US Stamps

Exotic propaganda for French colonies, an update on the U.S. graded stamp market, and adversity usages: Inside Linn’s Stamp News

Aug 4, 2017, 11 AM
In Classic Stamps of the World in our Aug. 21 issue, Kathleen Wunderly reveals some of the fascinating history behind the images portrayed on the beautiful and exotic regional-type series from Madagascar.

By Donna Houseman

How was your week? Ours, of course, was filled with stamps and all things philatelic. And we wouldn’t have it any other way. The Aug. 21 issue of Linn’s Stamp News just landed on the presses and goes in the mail to subscribers Monday, Aug. 7. If you’re a digital subscriber, you get early access Saturday, Aug. 5. Here we tantalize you with a few previews of exclusive content.

Are you familiar with Madagascar’s 1930-44 series?

With Madagascar’s exotic and artistic regional-type series, new stamp collectors can begin cultivating a field of philatelic opportunities for a very modest cash outlay. Classic Stamps of the World columnist Kathleen Wunderly explores 17 definitive stamps using four different designs depicting ethnic groups of the colony of Madagascar.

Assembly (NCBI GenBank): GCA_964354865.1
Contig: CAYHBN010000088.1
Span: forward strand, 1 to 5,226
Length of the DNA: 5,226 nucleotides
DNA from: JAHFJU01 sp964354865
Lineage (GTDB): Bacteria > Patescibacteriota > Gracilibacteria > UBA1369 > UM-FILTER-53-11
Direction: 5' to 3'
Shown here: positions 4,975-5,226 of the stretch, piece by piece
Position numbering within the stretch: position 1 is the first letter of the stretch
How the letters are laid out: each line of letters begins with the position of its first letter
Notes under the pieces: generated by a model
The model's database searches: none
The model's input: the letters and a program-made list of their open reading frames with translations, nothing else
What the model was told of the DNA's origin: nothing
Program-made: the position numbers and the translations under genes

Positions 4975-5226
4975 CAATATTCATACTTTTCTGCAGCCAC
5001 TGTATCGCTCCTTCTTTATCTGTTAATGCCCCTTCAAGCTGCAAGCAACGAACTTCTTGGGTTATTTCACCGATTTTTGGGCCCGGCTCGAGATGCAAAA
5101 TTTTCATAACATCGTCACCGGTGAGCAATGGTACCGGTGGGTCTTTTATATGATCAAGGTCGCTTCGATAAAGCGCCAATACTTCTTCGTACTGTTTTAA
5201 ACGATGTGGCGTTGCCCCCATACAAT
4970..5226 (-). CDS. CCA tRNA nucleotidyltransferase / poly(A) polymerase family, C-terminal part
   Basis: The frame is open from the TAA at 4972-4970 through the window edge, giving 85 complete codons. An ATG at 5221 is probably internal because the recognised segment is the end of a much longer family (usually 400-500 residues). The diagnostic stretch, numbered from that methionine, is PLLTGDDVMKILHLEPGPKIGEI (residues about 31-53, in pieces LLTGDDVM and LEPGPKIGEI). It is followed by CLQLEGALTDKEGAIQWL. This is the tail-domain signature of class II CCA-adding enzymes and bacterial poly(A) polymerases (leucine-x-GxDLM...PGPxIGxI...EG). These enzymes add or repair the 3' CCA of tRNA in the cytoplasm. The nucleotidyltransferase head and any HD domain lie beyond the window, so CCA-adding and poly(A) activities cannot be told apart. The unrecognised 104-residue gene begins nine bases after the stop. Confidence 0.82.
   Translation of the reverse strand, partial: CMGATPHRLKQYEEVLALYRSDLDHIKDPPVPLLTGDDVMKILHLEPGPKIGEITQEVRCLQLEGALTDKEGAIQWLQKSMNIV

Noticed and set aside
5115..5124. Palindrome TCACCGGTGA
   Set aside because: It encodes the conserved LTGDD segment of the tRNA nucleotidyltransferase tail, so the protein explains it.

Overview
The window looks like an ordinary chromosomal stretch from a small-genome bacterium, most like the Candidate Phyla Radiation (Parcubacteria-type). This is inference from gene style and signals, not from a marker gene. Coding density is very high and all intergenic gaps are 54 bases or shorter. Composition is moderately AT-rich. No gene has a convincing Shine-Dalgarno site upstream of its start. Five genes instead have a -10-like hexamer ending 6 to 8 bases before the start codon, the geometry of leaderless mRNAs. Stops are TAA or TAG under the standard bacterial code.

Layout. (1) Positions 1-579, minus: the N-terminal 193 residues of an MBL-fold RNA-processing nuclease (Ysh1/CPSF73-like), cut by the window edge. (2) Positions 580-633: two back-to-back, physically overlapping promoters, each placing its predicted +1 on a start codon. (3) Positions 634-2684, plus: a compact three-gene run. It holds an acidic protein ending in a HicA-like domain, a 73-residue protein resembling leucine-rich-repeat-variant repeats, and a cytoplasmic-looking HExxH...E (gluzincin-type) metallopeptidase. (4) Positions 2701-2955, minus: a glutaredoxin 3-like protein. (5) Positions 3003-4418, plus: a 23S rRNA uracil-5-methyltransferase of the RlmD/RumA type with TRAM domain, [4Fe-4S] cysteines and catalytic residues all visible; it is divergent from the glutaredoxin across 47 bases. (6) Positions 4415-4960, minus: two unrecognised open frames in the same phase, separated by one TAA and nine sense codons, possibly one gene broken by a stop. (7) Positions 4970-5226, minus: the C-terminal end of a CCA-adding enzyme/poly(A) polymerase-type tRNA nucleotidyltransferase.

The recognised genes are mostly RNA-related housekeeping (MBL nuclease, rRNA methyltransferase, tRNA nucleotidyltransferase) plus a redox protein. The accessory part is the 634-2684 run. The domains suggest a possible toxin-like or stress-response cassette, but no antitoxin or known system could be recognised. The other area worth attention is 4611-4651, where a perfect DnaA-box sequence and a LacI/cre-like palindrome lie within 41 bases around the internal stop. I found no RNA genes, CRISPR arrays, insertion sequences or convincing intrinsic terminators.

Linn’s U.S. Graded Stamp Report

Each quarter, Linn’s editors carefully review how the philatelic marketplace has affected a chosen group of postage and back-of-the-book stamps from the 19th, 20th, and 21st centuries. This quarterly feature tracks the market activity for selected stamps in eight grades.

Exploring adversity usages of 3¢ Nesbitt envelopes

Early U.S. stamped envelopes were no longer valid for postage when the Confederate postal system started June 1, 1861. Classic U.S. Postal History columnist Labron Harris discusses four covers that show how the Confederacy overcame this adverse problem.

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